Sing A Rainbow
Machinefabriek is an admirable sound artist to be sure, though I sometimes find he is less able to transcend his technique and methods as successfully as Mark Vernon above. Said techniques are however quite unusual and he’s made them all his own. On Colour Tones (FANG BOMB FB021), he creates sound art through a combination of guitars, tape loops, rescued vinyl records, small tape recorders like dictaphones, a Korg synthesizer, and effects pedals. There are also sampled musical notes from guest musicians, including woodwind players and a cellist; and all sounds are further reprocessed through computer technology. No-one is more skilled and subtle in arranging his source materials than Rutger Zuydervelt, but one is often made aware of the paraphernalia that was used to realise them; the workings of this semi-organic clock-like mechanism made with wooden cogs are visibly evident behind the mist and foggings of the musical sailcloth which covers the blades of his windmill. Colour Tones originated from an art exhibition in Amsterdam in 2011 at the WM Gallery, and were directly inspired by the works of an obscure Latvian short story writer. Some examples of sound art have reached us where the artists are more like physics scientists, and they strive to remake light waves into musical tones, thus somehow enabling us to “hear” the colour yellow. But I suppose this record is not really in that mould, as Zuydervelt has worked hard to compose and layer his materials, rather than surrender to pure process. In aesthetic terms, it might be closer to Dumitrescu and his psychological and philosophical associations based on numbers, something which I think he learned from the writings of Edmund Husserl. Five colours are represented on this album, concluding with a track called ‘Mosaic’ which presumably allows for a mental melange of many colours; oddly enough the rainbow on the front cover is simply five shades of grey, represented by process dots of various sizes. Some intriguing effects are on offer on this 32-minute CD, but not enough variation or drama for this listener among the burnished ambient tones. Arrived 17 March 2012. Must admit it’s good to hear from Fang Bomb again; please bring us more antisocial inarticulate dark gloom-noise from Goteborg!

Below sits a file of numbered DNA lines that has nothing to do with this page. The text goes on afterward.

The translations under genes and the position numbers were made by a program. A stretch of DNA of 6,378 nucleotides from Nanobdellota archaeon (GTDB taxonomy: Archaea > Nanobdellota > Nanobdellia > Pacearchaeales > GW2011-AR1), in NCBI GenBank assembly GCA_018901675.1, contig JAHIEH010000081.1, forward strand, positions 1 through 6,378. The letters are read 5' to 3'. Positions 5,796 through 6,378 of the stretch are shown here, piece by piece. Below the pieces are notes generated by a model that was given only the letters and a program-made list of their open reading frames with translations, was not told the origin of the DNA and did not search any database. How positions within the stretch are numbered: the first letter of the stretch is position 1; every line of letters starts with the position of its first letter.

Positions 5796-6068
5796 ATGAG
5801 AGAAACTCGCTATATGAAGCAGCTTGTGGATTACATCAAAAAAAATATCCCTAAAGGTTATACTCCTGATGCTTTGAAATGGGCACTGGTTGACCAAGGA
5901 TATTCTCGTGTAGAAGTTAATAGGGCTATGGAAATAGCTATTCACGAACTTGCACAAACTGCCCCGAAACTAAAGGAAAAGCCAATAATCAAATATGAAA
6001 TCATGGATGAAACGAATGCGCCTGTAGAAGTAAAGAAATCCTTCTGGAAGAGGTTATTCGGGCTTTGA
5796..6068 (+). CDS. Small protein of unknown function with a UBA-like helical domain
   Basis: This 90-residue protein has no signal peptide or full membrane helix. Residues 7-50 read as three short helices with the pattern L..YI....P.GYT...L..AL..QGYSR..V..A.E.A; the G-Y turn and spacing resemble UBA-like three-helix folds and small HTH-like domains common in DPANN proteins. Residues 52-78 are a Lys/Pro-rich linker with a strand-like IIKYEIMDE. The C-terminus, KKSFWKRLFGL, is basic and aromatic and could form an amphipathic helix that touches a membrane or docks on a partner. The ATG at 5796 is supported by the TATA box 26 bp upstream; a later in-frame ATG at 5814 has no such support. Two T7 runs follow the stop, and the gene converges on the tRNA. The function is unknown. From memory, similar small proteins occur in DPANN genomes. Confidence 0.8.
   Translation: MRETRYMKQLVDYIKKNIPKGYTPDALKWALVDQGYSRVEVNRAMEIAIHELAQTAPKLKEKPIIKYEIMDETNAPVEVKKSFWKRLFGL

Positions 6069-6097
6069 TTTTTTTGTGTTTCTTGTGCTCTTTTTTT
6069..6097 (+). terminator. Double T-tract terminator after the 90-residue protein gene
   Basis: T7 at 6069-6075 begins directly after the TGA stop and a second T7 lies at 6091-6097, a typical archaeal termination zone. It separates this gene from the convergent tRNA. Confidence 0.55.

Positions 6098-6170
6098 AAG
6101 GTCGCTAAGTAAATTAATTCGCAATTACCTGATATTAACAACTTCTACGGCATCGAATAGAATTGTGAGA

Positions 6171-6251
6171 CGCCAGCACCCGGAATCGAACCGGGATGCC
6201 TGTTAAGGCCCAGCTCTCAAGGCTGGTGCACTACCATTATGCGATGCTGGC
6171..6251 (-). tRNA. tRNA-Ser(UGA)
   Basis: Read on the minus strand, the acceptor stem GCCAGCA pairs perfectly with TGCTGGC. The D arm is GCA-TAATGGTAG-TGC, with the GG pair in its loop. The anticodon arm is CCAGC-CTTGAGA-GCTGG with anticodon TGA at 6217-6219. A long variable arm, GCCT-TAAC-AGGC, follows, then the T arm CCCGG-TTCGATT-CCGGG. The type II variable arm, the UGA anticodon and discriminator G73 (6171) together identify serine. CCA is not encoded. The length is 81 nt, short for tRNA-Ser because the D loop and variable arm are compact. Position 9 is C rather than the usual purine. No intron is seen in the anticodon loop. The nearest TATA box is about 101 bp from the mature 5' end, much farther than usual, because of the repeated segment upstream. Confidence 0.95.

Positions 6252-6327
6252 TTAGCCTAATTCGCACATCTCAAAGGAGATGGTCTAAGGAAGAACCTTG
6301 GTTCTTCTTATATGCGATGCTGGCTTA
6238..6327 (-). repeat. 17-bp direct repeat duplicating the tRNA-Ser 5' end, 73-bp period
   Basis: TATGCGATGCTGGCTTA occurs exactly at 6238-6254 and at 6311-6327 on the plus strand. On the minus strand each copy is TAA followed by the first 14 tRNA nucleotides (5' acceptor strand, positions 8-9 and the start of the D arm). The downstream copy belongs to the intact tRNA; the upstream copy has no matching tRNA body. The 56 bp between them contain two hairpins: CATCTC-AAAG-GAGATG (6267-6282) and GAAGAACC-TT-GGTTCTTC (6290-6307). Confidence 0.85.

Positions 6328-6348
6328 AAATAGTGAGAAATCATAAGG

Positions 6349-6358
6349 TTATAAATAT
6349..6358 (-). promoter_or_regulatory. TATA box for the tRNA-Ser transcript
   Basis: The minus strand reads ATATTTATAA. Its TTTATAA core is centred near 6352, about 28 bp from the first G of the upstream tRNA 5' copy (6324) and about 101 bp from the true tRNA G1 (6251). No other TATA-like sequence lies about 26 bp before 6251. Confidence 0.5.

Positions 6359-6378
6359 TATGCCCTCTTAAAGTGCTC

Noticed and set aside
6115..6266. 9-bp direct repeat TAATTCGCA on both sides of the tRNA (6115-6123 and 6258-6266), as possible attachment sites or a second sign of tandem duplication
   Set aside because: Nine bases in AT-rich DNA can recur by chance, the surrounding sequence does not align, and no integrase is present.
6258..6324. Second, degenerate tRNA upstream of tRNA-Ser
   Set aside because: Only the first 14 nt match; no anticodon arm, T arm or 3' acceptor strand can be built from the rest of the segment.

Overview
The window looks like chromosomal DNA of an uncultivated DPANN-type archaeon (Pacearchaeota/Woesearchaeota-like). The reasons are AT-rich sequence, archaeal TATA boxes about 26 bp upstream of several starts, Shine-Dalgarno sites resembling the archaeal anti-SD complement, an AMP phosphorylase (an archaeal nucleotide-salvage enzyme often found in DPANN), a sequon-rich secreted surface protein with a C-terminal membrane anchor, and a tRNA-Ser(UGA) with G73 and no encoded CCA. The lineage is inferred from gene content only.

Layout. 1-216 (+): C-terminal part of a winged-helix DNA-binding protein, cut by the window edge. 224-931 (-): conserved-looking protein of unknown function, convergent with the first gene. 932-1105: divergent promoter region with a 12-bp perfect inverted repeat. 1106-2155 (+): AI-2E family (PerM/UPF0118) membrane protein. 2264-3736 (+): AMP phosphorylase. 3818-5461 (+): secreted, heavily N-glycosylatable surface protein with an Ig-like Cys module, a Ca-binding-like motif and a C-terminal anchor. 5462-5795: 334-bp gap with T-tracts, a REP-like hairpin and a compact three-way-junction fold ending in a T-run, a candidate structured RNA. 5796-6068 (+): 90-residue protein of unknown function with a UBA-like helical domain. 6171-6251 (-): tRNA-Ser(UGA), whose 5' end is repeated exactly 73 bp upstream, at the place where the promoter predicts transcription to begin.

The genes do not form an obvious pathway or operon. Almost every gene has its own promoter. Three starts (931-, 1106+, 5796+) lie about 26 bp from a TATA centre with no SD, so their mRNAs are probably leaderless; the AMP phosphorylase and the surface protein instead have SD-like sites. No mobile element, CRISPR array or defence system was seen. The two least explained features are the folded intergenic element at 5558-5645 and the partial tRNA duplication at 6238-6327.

From Austin Texas we have a tape by Social Drag called New Age Healer (STUNNED RECORDS No. 132). The intention here seems to be to present a listening experience that is the complete inverse of a relaxing-soothing New Age music tape, and accordingly we get about 38 minutes of disorganised and slightly abrasive electronic music. Yet its creator still insists on the healing powers of his music and proposes this prescription as a “remedy for any digital-age depressions”. Social Drag clearly knows how to extract powerful bellows and alien groans from his equipment, and gradually an alien breathing pattern of rise-and-fall rhythms emerges from this vortex of churning, grisly sound, occasionally interrupted by ghastly mutated voices spitting out short messages in clipped tones. Personally I would have liked to find a bit more coherence and structure in the arrangements; for the most part the music gloops out and accumulates into a rather sprawling mass, whose purpose and direction is far from clear. Arrived 20 March 2012 and limited to 111 copies in a splatter-painting cover.